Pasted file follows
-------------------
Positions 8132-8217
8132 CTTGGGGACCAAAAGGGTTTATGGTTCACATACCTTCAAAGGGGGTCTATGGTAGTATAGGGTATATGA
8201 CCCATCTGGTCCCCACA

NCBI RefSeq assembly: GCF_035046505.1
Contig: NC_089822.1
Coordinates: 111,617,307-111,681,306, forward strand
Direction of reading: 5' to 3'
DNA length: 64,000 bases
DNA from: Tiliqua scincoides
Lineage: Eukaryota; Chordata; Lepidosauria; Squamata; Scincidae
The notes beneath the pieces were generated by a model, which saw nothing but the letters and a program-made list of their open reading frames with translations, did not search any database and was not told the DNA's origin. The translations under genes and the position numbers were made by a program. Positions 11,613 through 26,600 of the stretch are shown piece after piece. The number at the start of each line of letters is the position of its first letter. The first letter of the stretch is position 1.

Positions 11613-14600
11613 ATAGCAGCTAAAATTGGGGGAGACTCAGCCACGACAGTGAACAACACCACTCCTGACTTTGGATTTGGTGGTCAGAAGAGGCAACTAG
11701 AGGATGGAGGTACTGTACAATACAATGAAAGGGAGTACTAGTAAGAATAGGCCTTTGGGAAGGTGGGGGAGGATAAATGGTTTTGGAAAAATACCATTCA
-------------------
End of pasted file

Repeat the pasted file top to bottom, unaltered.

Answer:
Positions 8132-8217
8132 CTTGGGGACCAAAAGGGTTTATGGTTCACATACCTTCAAAGGGGGTCTATGGTAGTATAGGGTATATGA
8201 CCCATCTGGTCCCCACA

NCBI RefSeq assembly: GCF_035046505.1
Contig: NC_089822.1
Coordinates: 111,617,307-111,681,306, forward strand
Direction of reading: 5' to 3'
DNA length: 64,000 bases
DNA from: Tiliqua scincoides
Lineage: Eukaryota; Chordata; Lepidosauria; Squamata; Scincidae
The notes beneath the pieces were generated by a model, which saw nothing but the letters and a program-made list of their open reading frames with translations, did not search any database and was not told the DNA's origin. The translations under genes and the position numbers were made by a program. Positions 11,613 through 26,600 of the stretch are shown piece after piece. The number at the start of each line of letters is the position of its first letter. The first letter of the stretch is position 1.

Positions 11613-14600
11613 ATAGCAGCTAAAATTGGGGGAGACTCAGCCACGACAGTGAACAACACCACTCCTGACTTTGGATTTGGTGGTCAGAAGAGGCAACTAG
11701 AGGATGGAGGTACTGTACAATACAATGAAAGGGAGTACTAGTAAGAATAGGCCTTTGGGAAGGTGGGGGAGGATAAATGGTTTTGGAAAAATACCATTCA